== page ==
MUJI! I was super excited seeing a MUJI but then the prices are pretty similar to Toronto so I just slowly walked away from the store. MUJI , originally from Japan, specializes mainly in stationary, but actually sells small home goods, clothes, shoes , makeup and even snacks !


Mall in downtown Wuxi (Taihu Square). Usually shopping centres have 5-7 floors but it is dependant on the mall itself and consist of clothing stores, cafes, fast food restaurants and the one I visited today had kids playgrounds and even education centres ! But pretty similar to malls back at home minus the several floors…


PIZZA HUT 🍕 pretty popular chain here but it’s more of a sit down restaurant and less delivery vs North America.


Fake MUJI pens that I got from Aiyaya House. It seems like they write pretty good but we’ll just have to see.


Bipolar cloudy day as June is the season for constant rain.

Just Another Sunday

Back at home, Sundays are my lazy days of the week to do laundry, clean and catch up on errands. But with my time here, I try to use my weekends to go explore the city. Today I actually had to go downtown Wuxi (Taihu Square, Line 1 on Wuxi Metro) to get to my bank, which barely has any branches near the university. Note: If your moving here from overseas it may be good to get a bank account at a bank within close proximity to the university, the bank on university campus is ICBC (Industrial and Commercial Bank of China). Try to avoid Bank of Communications (my bank) since it was quite a mission After the bank, I spent a while just talking and walking around with my friend and after lunch, we split up so I could spend the rest of the day walking around in a shopping center. The shopping center I went to was pretty big and had a bunch of stores to keep me preoccupied, but from personal experience, I believe a few stops down, (SanYang Plaza, Line 1) is an even better place especially if you want to spend your time shopping!


Living Costs in China

I feel like the most commonly asked question when traveling abroad to another country is how much money should I bring with me ? And I would feel that’s a fair question as the currency rates and bank fees can start to accumulate… For the Canadian Dollar to the Chinese Yuan, the ratio is about 1:5, meaning that 1 Canadian Dollar equates to approximately 5 Chinese Yuan give or take, depending on a certain day and fluctuations with the market. Anyways, the question is probably, what can 5 Yuan get me ? Well it is hard to say as it definitely depends where you plan on living in China. Like any other country, living in a big city such as Beijing, Shanghai, Guangzhou comes with higher costs of living including rent, food, transportation, whereas, my current location, Wuxi, as mentioned before is considered a second tier city, so the living expenses are no doubt are lower than those in the big city. I’ll just list a few comparisons between typical expenses between my life in Wuxi versus back in Toronto.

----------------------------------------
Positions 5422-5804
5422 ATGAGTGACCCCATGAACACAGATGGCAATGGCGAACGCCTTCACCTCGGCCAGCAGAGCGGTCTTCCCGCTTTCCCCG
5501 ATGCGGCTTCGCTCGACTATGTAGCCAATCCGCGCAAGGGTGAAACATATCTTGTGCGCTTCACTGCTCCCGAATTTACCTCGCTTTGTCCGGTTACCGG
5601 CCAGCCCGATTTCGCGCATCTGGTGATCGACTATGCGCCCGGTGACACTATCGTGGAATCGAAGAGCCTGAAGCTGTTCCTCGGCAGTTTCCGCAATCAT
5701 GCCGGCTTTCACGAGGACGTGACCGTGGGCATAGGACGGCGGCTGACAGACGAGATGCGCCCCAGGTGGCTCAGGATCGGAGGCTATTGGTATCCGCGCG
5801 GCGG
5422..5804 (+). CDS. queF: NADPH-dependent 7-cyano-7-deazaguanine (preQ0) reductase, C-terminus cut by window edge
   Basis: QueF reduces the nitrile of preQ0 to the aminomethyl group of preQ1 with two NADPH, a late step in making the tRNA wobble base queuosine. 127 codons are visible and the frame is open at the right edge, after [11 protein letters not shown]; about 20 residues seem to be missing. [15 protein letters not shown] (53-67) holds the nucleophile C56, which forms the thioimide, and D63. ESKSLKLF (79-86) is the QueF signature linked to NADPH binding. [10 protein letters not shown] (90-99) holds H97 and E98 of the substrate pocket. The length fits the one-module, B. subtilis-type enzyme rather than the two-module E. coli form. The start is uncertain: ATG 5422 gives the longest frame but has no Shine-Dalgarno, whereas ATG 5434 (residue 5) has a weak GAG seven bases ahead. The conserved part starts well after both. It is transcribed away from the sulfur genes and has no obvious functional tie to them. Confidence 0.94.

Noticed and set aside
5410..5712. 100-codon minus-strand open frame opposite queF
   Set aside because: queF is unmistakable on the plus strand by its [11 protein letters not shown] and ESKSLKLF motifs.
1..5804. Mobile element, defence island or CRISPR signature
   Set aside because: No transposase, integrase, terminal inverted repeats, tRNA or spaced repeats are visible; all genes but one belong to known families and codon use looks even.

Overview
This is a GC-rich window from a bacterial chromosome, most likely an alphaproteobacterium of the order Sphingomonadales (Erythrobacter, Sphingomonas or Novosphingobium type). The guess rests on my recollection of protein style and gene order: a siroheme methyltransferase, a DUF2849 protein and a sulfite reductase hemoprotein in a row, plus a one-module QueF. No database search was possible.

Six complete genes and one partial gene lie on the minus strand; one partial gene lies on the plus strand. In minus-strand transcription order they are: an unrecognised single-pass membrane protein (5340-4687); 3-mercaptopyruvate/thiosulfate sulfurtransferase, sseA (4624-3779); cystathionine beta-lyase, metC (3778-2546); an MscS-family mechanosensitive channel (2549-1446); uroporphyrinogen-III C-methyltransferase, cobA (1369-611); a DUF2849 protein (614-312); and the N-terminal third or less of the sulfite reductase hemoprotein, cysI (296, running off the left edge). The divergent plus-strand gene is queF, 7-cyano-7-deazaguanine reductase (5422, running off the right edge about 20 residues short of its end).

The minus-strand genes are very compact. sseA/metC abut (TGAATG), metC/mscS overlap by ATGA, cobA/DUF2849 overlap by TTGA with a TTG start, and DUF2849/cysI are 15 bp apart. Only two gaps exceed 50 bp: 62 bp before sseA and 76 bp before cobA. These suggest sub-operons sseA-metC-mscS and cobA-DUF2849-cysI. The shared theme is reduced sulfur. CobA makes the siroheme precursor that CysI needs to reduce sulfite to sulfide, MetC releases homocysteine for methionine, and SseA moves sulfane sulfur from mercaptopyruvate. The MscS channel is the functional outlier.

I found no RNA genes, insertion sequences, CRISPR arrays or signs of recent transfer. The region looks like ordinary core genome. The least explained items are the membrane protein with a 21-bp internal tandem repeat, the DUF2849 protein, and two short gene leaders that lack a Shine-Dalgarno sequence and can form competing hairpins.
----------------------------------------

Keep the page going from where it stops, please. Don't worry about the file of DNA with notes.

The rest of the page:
Food (If your eating in the school cafeteria) : Since it is “discounted” for students, most places you cannot pay with cash, you load money onto a student card, like a meal plan system and keep loading money whenever you run out. A meal typically costs anywhere between 5-10 RMB. And so, with the three meals a day rule: max you could spend a day on food could be 30 RMB  ($6 CAD) if you just stick to eating at school. In Canada, any decent sized meal for lunch or dinner runs close to $10 CAD unless your down to eat at McDonalds Value Menu every meal haha.

Food (Outside of the school): Without a doubt, food outside of school is definitely more expensive and depending on where you go eat, the usual style is for each person to pick a dish and the final bill is split between the number of people in the group. Still, from the number of times I’ve been eating out, I’ve paid anywhere between 20-45 RMB for my portion of the bill ($4-$9 CAD), which is still significantly better than back at home where even a basic restaurant could be from $8 CAD to possibly $30 CAD ( I think maybe one of the more expensive meals, ie. all you can eat sushi )